Wednesday, November 17, 2021

The World That Made Me: Nike Missiles


Guarding a Nike Hercules Missile, Fort Barry, CA; c. 1970-71

Nike was the Greek goddess of victory. Today it is a shoe company. Between those two uses, it was the name of an early missile defense system for the United States.

In the immediate aftermath of World War II, most Americans believed an attack by the Soviet Union was likely to come from high-flying Soviet aircraft armed with atomic weapons. By the time I came along (born in 1951) and became aware of such things, we worried more about intercontinental ballistic missiles (ICBMs). Rockets, not planes. This was especially true after the Cuban Missile Crisis (1962), which I remember vividly. I was eleven.

Designed in that earlier period, the Nike Missile Program was imagined as the last line of defense for American citizens, so the missiles were placed in and around major metropolitan centers. 

My younger neighbors here in Chicago are surprised to learn that Montrose Point, a short and very pleasant walk from my apartment, used to house a Nike missile battery. At its peak there were 23 launch sites in the Chicago area. Two have been preserved for their historic significance, but not Montrose Point. It is now a bird sanctuary. 

All of the Chicago sites were decommissioned long before I moved here. The only active Nike base I personally remember was just outside of Oxford, Ohio, where I lived from 1969 to 1974. I only became aware of it during campus antiwar demonstrations at Miami University when we heard that the National Guard had placed some troops there in case of trouble. 

Subsequently, I drove out to see what I could see. Not much. I recall an imposing fence and gate and some kind of guard house and other structures. I couldn't see any missiles. The location of these installations was never a secret, although some were more public-facing than others. They wanted us to know about them because they were supposed to make us feel safe.  

Around the country, some of the missiles were on military bases but most were on farms, in parks, and in residential neighborhoods. By 1953, the U.S. Army had begun building Nike air defense systems around 40 U.S. cities and military/industrial installations. At its peak ten years later, the Nike defense system included approximately 300 batteries in the United States. The nation's first operational, guided, surface-to-air missile, Nike was an important technological breakthrough in air defense. The Nike system brought together an array of antiaircraft, missile, computer, and radar elements. Nike could detect, identify as friend or foe, track, and destroy enemy aircraft.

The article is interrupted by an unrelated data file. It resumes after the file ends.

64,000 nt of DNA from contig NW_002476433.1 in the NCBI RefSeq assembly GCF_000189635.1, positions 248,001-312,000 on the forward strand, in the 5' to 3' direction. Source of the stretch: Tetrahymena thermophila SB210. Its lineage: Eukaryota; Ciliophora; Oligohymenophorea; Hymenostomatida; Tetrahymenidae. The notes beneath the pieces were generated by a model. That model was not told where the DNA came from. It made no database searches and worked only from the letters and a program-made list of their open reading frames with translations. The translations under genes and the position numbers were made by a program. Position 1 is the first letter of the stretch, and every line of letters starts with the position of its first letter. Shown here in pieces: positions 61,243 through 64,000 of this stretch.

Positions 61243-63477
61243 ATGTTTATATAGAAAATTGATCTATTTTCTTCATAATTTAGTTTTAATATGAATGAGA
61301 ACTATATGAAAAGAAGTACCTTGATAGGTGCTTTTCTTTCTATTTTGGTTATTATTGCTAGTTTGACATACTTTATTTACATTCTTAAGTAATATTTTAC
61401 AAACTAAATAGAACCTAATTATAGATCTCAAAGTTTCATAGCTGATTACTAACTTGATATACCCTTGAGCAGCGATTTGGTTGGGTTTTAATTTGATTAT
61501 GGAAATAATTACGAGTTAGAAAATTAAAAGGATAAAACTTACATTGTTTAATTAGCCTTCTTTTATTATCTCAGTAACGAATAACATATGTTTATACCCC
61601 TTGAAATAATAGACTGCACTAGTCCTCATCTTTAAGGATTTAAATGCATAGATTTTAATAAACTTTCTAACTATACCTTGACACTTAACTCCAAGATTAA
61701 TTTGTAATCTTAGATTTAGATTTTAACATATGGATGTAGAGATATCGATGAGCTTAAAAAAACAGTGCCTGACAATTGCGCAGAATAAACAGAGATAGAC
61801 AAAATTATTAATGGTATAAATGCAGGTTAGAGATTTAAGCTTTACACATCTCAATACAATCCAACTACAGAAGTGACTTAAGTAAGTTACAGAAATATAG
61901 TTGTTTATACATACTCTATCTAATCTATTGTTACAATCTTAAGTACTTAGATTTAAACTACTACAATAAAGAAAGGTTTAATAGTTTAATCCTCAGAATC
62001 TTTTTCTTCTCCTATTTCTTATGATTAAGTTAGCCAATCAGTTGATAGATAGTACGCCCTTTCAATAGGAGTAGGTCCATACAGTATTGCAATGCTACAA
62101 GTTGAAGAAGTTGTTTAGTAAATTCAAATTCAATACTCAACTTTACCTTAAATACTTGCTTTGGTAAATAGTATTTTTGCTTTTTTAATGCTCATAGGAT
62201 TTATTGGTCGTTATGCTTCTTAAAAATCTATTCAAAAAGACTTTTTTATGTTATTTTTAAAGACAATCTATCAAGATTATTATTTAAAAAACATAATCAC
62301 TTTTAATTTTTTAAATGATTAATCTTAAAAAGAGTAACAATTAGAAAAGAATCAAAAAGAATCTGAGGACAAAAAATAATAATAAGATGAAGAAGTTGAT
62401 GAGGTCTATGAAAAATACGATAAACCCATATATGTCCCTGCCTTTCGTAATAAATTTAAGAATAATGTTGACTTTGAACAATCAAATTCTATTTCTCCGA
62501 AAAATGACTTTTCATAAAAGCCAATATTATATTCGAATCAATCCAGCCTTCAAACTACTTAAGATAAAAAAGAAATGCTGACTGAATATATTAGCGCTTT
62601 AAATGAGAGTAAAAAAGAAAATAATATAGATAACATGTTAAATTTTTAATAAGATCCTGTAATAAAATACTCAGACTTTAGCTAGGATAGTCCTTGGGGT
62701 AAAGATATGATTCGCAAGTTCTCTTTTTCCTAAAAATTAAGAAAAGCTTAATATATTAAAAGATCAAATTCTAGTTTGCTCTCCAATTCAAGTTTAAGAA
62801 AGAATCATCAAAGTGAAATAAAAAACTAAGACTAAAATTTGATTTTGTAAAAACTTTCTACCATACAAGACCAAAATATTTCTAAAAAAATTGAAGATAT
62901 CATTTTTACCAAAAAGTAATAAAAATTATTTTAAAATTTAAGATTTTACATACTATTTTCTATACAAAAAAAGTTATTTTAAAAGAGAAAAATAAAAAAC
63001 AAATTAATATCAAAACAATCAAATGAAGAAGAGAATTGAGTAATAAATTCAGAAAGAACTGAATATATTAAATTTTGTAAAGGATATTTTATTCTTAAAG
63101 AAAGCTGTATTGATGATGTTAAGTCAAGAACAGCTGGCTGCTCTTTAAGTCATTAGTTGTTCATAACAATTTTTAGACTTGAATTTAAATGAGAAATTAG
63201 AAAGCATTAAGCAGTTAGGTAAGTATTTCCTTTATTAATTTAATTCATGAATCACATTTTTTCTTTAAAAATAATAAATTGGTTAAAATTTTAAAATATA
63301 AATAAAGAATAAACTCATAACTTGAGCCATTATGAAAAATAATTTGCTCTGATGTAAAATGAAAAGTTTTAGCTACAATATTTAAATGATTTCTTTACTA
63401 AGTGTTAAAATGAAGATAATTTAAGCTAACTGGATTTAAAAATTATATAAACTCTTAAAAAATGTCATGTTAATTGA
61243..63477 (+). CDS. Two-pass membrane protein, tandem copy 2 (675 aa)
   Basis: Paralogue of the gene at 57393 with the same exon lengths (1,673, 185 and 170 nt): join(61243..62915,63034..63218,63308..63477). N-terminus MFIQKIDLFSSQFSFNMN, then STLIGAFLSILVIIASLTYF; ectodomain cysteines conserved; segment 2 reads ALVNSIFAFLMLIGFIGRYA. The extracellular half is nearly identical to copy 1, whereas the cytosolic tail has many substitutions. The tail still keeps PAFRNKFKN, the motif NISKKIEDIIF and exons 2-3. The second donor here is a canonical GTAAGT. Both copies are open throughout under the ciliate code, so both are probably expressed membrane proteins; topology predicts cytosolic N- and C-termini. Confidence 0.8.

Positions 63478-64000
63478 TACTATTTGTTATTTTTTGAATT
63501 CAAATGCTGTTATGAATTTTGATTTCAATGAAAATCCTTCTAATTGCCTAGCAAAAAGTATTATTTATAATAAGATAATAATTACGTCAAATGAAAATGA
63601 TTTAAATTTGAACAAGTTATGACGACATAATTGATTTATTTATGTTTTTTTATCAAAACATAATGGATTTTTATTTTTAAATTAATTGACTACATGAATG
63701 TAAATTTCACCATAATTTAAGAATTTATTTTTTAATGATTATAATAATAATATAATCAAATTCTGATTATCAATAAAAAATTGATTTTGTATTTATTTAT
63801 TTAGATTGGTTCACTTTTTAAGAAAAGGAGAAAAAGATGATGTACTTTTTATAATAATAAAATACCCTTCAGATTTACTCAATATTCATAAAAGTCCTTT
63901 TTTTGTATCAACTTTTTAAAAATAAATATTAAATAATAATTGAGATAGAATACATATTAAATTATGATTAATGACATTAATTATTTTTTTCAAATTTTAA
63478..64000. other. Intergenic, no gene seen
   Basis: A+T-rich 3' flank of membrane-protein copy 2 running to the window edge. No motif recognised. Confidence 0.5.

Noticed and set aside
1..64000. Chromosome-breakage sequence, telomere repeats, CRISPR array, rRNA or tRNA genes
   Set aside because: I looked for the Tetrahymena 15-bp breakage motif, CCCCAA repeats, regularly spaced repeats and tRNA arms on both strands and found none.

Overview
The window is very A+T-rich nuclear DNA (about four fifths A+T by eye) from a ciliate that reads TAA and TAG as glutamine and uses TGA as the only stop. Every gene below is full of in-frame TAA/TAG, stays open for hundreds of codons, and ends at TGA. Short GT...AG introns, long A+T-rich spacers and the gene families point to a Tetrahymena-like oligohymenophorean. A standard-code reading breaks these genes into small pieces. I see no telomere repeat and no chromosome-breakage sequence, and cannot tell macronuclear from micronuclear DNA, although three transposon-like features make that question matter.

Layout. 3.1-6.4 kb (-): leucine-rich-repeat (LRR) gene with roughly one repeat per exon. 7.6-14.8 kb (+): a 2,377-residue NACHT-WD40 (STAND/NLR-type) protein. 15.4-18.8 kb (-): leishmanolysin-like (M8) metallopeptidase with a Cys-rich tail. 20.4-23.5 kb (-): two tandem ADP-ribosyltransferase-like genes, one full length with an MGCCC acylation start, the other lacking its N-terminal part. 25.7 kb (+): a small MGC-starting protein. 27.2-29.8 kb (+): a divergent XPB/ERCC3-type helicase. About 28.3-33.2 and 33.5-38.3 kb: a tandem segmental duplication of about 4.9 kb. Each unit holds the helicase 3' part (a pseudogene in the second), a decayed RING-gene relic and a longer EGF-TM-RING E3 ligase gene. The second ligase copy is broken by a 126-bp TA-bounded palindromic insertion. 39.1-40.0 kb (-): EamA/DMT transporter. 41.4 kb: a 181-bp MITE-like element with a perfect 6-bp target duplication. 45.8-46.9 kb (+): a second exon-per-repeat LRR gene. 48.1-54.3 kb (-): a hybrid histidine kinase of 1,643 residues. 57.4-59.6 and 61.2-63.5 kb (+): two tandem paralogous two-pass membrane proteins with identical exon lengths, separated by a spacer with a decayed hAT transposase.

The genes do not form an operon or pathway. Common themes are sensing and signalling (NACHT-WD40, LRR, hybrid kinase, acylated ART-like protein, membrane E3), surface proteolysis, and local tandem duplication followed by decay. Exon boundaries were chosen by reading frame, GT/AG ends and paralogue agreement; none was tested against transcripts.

Nike was just one part of continental air defenses during the Cold War. At the same time the U.S. Army was developing and deploying Nike, the U.S. Air Force produced its own surface-to-air missile systems. They were similar and a rivalry over them developed between the services. The U.S. Navy and the Canadian Air Force, as part of the North American Air Defense Command (NORAD), also shared the continental air defense mission.

Decommissioning of the Chicago-area batteries began in 1963. The end for the whole Nike system came in 1974.


Richard Turner said...

I remember (not fondly) the 'cold war' and the fear of instant annihilation from above, as well as those Nike bases. We read about those installations in our "Weekly Readers" at school. I even saw a few 'bases'. One was where a friend and I used to hunt pheasants on farm of a relative one county over. The other was on Grosse Isle, and island in the lower Detroit River, where there was also (not coincidentally) a Naval Air Station. Some of the fences around the air base/Nike installation only recently were removed. I believe much of the former Nike land is now part of the Detroit River International Wildlife Refuge. The flat, square tops of the launch locations once were camo painted, I assume to make 'em harder to detect from above. I walked over several on that farm. Good hunting waaaay back in the day.

Cary Dice said...

My uncle was base commander at Hancock AFB (Syracuse) in early 60s and I visited my cousins there one summer. There was a large 4-story blockhouse that housed the Semi-Automatic Ground Environment, or SAGE, command and control center for the Eastern US and Canada. He took me on a tour and it was literally like being in a 50s space movie: rows of radar screens under black light with light guns to ID aircraft on the screen, two huge computers (vacuum tube) with blinking square light control panels, and a 3- story "battle room" with a huge map of North America with two balconies facing. The balconies had desks and nameplates such as General this and Colonel that. And a red phone. The facility gathered and reviewed all air activity on the Eastern Seaboard and would be used to direct Bomarc and Nike missle interceptions of Soviet bombers. Coolest experience a kid could ever have.

Tom Howie said...

Chuck: I was stationed at Fort Wainwright in Alaska in 1964-66. We had missile sites way out in the boonies that were manned year round by service men that had up to six month shifts. I was in a transport Co. and we used to go out and resupply them off and on because they could not leave their posts. This was back when Russia was our main cause for concern. I have no doubt that there are still active duty guys manning the sites today. Tom Howie.